3 Ways I Helped Get Myself Fired

In a previous post, The Best Day of the Week to Fire Your Preacher, I told of the way my dismissal was mishandled.  There is certainly a better way and a better time to tell a preacher he needs to leave.

But the elder who did this wasn’t a vicious man.  He was a gentle man.  He didn’t enjoy what he did that day.  He had only served as an elder six months.  He was influenced by a small group of discontented people.  He didn’t come up with the the idea to advise me to leave.

For seven or eight years after the painful day, I felt I was the victim.  He did everything wrong.  I did everything right.  I couldn’t help it.

Then I started thinking.  Why would people ask him to ask me to leave?  Why didn’t they talk to me?  Why was I so surprised?  The idea of resigning, as he suggested, never entered my mind.  I loved the people in that congregation.  The church had grown every year since I came.  We enjoyed the community.  I planned to go to heaven from Madisonville, Kentucky.

Why were people upset?

The reason people do what they do is because they believe it is the right thing to do.

“Every way of a man is right in his own eyes,
But the Lord weighs the hearts” (Proverbs 21:2, NKJV).

What Did I Do to Give People Reason to Be Upset?

  1. I didn’t handle anger well.  I worked hard.  I expected perfection from myself and others.  Others and I didn’t do everything right.  I was frustrated.  About every six to nine months, I preached a “mad” sermon.  I thought I was “preaching the truth without fear or favor.”  However, I was venting my own frustration.  I can hear it now in my memory.  There was certainty and disdain as I told the brethren how they needed to repent and do better.
  2. I feared, avoided, and ran from any criticism.  I thought if anyone criticized me I might be fired.  The solution was never to hear criticism.  Years later, I was told by a counselor, “If you will communicate continually you don’t want criticism, not many will criticize you…until they get ready to fire you.”  He was on target. When I won’t allow others to tell me where I’m missing expectations, there’s no way to relieve the pressure and natural differences.  One day, after I had been told to resign and was already looking for a church where brethren would appreciate a great preacher, a sister came to see me.  She said, “Jerrie, you talk like you’re better than everybody else.  You talk down to people.  You talk like you’re right and everybody else is wrong.” My reply, “Why, I don’t do that!  I don’t think I’m better than everyone else.  You’re wrong.”  It took years to recount more objectively the conversation and understand I did exactly what she said I was doing.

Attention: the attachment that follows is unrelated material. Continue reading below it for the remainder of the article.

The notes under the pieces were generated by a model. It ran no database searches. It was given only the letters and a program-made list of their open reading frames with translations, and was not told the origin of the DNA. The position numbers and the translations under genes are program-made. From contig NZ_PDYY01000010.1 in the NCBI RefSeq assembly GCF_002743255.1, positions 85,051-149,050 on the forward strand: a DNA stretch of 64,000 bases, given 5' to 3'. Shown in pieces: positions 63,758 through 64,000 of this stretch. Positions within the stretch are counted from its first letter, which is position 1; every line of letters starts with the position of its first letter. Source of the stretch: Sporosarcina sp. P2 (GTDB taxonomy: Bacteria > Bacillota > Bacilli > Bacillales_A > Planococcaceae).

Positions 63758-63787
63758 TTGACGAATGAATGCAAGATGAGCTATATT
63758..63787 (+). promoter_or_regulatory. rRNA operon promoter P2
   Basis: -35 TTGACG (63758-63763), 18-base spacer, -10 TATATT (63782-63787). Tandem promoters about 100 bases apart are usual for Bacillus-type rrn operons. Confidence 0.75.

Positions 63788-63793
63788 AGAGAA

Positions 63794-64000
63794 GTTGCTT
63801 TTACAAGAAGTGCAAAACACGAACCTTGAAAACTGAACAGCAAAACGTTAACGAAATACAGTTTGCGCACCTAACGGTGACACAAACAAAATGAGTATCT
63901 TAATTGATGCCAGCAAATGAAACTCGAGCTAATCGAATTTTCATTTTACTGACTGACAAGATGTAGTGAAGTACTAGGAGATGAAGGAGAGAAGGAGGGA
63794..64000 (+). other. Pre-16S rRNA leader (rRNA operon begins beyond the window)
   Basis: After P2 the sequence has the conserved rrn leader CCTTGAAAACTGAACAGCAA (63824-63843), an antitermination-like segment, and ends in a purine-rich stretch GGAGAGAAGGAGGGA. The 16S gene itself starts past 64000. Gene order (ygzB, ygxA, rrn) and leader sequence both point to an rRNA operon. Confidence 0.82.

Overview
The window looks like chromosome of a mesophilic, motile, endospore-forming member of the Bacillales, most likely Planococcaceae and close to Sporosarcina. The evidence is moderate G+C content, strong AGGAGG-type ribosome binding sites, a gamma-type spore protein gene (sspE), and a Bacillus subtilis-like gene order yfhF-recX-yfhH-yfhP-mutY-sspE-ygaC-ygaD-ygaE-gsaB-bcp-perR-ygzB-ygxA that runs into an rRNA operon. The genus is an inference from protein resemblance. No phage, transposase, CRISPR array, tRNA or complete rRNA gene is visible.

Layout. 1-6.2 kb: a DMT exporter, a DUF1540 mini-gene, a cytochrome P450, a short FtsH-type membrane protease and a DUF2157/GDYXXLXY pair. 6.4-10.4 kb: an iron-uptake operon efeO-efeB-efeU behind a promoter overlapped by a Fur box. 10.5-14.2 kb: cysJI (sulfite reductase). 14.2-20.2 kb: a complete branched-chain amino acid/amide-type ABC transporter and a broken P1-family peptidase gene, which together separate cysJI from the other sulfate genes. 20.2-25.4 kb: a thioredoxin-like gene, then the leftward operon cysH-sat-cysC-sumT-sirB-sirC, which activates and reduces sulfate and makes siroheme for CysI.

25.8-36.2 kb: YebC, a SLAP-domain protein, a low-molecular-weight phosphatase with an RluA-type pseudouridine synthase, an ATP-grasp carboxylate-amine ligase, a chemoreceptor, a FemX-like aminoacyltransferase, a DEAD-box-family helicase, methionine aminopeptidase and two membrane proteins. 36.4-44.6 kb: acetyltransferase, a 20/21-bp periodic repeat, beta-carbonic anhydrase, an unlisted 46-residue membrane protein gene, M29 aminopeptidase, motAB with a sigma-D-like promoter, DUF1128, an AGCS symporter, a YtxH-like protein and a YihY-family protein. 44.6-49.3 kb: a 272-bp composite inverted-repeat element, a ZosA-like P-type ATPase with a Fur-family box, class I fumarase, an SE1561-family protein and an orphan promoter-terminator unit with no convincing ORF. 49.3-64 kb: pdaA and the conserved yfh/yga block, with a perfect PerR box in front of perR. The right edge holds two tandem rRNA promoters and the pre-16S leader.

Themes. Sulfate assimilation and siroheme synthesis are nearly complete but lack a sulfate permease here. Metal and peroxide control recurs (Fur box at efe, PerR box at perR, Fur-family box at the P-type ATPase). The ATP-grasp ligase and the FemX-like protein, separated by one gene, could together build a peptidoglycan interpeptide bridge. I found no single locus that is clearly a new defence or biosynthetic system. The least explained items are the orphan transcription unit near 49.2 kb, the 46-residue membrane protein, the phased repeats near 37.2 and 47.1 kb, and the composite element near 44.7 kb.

3. I didn’t have a trusted friend, mentor, or counselor who might have helped me deal with my anger, and evaluate perceived, actual, or needed criticism.  I had fears of what others thought but I was afraid to give them permission to tell me.  I didn’t know or trust anyone to help sort through my doubts, lack of knowledge, and frustrations.

One of my helpful prayers is:

“Search me, O God, and know my heart;
Try me, and know my anxieties;
And see if there is any wicked way in me,
And lead me in the way everlasting” (Psalm 139:23, 24).

If I can’t find a way to improve a painful event, I am a victim and will be hurt again by the next person who wants to hurt me.

Is there another person who helped get himself or herself fired?  What did you learn from that?

(Visited 681 times, 101 visits today)
Jerrie Barber
Servant of Jesus, husband to Gail, father to Jerrie Wayne Barber, II and Christi Parsons, grandfather, great-grandfather, Interim Preacher, Shepherd coach, Ventriloquist, barefoot runner, ride a cruiser bicycle

4 Responses to “3 Ways I Helped Get Myself Fired

  • David Goodman
    7 years ago

    Thanks for being real Jerrie! How helpful it is when we can see ourselves as others see us. I needed this!

    • Jerrie W. Barber
      7 years ago

      It was and is embarrassing and painful. It has taken me several decades to get ready to write this.

  • Jerrie,

    I’m reminded of the old country song by Mo Bandy, “Hank Williams you wrote my life”. Our experiences are similar and for better or worse, as young preachers we had much in common, and still do. We even both encountered James Jones at critical times in our life. After being fired in 1986, I thought it was them, in time I discovered it was me. Your “testimony” is helpful, thanks for your faith and thanks for sharing!

    • Jerrie W. Barber
      7 years ago

      James was that counsellor I mentioned. He often said, “Our hope is in our pain.” I hated that statement. But it was and is true.

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